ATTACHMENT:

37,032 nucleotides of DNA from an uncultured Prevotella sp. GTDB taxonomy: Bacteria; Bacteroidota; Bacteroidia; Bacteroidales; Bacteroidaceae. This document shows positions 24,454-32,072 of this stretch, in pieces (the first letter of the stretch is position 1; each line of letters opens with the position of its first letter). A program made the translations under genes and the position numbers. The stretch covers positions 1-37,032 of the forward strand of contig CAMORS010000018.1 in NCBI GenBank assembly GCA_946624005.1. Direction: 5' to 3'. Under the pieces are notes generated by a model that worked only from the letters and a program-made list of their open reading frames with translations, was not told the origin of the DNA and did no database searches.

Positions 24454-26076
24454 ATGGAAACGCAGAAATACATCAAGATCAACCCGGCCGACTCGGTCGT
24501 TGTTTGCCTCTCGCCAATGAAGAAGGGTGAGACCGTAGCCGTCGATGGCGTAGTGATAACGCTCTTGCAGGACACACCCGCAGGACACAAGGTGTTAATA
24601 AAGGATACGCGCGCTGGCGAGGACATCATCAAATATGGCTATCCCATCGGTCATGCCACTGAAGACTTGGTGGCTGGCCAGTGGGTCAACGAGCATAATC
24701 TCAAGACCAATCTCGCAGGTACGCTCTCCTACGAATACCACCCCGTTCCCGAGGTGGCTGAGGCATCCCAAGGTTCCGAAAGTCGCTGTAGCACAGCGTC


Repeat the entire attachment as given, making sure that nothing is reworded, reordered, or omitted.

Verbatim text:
37,032 nucleotides of DNA from an uncultured Prevotella sp. GTDB taxonomy: Bacteria; Bacteroidota; Bacteroidia; Bacteroidales; Bacteroidaceae. This document shows positions 24,454-32,072 of this stretch, in pieces (the first letter of the stretch is position 1; each line of letters opens with the position of its first letter). A program made the translations under genes and the position numbers. The stretch covers positions 1-37,032 of the forward strand of contig CAMORS010000018.1 in NCBI GenBank assembly GCA_946624005.1. Direction: 5' to 3'. Under the pieces are notes generated by a model that worked only from the letters and a program-made list of their open reading frames with translations, was not told the origin of the DNA and did no database searches.

Positions 24454-26076
24454 ATGGAAACGCAGAAATACATCAAGATCAACCCGGCCGACTCGGTCGT
24501 TGTTTGCCTCTCGCCAATGAAGAAGGGTGAGACCGTAGCCGTCGATGGCGTAGTGATAACGCTCTTGCAGGACACACCCGCAGGACACAAGGTGTTAATA
24601 AAGGATACGCGCGCTGGCGAGGACATCATCAAATATGGCTATCCCATCGGTCATGCCACTGAAGACTTGGTGGCTGGCCAGTGGGTCAACGAGCATAATC
24701 TCAAGACCAATCTCGCAGGTACGCTCTCCTACGAATACCACCCCGTTCCCGAGGTGGCTGAGGCATCCCAAGGTTCCGAAAGTCGCTGTAGCACAGCGTC